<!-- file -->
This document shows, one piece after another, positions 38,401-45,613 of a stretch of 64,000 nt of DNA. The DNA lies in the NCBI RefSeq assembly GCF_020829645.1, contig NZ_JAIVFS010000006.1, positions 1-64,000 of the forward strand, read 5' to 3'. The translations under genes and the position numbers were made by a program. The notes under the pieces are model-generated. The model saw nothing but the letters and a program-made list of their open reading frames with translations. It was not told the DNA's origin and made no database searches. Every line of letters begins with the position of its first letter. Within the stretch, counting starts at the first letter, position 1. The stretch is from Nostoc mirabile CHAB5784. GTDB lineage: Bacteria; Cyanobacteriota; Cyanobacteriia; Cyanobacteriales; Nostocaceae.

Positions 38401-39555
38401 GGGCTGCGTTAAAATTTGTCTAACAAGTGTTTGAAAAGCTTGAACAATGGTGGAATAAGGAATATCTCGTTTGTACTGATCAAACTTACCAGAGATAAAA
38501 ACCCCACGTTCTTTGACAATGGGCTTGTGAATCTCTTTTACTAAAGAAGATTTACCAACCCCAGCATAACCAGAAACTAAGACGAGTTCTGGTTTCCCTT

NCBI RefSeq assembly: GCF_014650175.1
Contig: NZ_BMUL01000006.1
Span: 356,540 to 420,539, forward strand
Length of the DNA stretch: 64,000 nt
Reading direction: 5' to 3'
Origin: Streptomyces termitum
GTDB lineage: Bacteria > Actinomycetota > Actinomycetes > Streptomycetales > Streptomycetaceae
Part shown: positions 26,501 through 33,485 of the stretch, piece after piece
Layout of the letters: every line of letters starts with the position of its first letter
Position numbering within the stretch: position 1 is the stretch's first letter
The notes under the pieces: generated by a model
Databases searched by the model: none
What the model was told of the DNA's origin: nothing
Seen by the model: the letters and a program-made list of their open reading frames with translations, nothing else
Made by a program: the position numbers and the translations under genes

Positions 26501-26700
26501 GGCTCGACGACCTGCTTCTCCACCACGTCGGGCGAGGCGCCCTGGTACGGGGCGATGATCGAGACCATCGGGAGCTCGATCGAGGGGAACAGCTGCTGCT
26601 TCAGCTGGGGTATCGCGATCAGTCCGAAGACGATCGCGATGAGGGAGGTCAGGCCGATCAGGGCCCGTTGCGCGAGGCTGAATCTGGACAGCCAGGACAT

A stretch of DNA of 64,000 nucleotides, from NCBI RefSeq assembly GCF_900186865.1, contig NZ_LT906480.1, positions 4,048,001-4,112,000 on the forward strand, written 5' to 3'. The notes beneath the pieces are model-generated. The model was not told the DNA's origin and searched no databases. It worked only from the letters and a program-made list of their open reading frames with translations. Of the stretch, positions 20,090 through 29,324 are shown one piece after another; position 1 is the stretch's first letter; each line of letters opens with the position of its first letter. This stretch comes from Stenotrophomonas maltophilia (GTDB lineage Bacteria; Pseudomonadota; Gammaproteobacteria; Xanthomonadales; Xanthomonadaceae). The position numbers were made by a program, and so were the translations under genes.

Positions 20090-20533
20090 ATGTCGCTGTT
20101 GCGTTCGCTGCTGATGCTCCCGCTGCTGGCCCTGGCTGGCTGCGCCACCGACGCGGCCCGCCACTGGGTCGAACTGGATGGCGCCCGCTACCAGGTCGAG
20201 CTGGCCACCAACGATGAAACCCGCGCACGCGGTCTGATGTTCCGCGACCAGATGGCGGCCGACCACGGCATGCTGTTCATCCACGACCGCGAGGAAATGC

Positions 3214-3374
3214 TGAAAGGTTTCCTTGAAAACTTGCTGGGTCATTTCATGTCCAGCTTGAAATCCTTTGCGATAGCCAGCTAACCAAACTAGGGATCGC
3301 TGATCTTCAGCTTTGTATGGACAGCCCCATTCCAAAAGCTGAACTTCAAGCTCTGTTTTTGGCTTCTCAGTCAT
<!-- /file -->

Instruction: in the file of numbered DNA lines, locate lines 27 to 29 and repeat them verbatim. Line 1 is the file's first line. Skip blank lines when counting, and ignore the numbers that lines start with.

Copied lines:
20201 CTGGCCACCAACGATGAAACCCGCGCACGCGGTCTGATGTTCCGCGACCAGATGGCGGCCGACCACGGCATGCTGTTCATCCACGACCGCGAGGAAATGC

Positions 3214-3374
3214 TGAAAGGTTTCCTTGAAAACTTGCTGGGTCATTTCATGTCCAGCTTGAAATCCTTTGCGATAGCCAGCTAACCAAACTAGGGATCGC